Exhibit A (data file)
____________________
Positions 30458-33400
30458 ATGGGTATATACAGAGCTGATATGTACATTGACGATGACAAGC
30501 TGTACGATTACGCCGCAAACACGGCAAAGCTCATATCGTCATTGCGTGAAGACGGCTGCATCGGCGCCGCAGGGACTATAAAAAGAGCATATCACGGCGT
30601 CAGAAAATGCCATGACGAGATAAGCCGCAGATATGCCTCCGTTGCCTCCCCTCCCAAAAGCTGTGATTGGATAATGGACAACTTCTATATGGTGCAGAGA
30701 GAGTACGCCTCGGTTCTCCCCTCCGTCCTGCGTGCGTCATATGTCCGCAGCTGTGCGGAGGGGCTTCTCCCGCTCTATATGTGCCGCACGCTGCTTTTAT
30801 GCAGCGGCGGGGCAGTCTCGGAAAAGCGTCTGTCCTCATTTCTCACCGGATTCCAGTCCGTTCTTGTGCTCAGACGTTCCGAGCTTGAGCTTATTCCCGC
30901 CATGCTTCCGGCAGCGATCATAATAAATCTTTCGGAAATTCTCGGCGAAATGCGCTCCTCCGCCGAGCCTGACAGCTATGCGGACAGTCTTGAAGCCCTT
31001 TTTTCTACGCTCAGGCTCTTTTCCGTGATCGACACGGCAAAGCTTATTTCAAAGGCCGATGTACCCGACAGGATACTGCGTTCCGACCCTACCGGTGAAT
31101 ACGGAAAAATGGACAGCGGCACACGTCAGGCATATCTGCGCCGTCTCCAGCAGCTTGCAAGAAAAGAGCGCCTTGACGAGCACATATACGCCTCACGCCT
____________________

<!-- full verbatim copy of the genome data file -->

Positions 30458-33400
30458 ATGGGTATATACAGAGCTGATATGTACATTGACGATGACAAGC
30501 TGTACGATTACGCCGCAAACACGGCAAAGCTCATATCGTCATTGCGTGAAGACGGCTGCATCGGCGCCGCAGGGACTATAAAAAGAGCATATCACGGCGT
30601 CAGAAAATGCCATGACGAGATAAGCCGCAGATATGCCTCCGTTGCCTCCCCTCCCAAAAGCTGTGATTGGATAATGGACAACTTCTATATGGTGCAGAGA
30701 GAGTACGCCTCGGTTCTCCCCTCCGTCCTGCGTGCGTCATATGTCCGCAGCTGTGCGGAGGGGCTTCTCCCGCTCTATATGTGCCGCACGCTGCTTTTAT
30801 GCAGCGGCGGGGCAGTCTCGGAAAAGCGTCTGTCCTCATTTCTCACCGGATTCCAGTCCGTTCTTGTGCTCAGACGTTCCGAGCTTGAGCTTATTCCCGC
30901 CATGCTTCCGGCAGCGATCATAATAAATCTTTCGGAAATTCTCGGCGAAATGCGCTCCTCCGCCGAGCCTGACAGCTATGCGGACAGTCTTGAAGCCCTT
31001 TTTTCTACGCTCAGGCTCTTTTCCGTGATCGACACGGCAAAGCTTATTTCAAAGGCCGATGTACCCGACAGGATACTGCGTTCCGACCCTACCGGTGAAT
31101 ACGGAAAAATGGACAGCGGCACACGTCAGGCATATCTGCGCCGTCTCCAGCAGCTTGCAAGAAAAGAGCGCCTTGACGAGCACATATACGCCTCACGCCT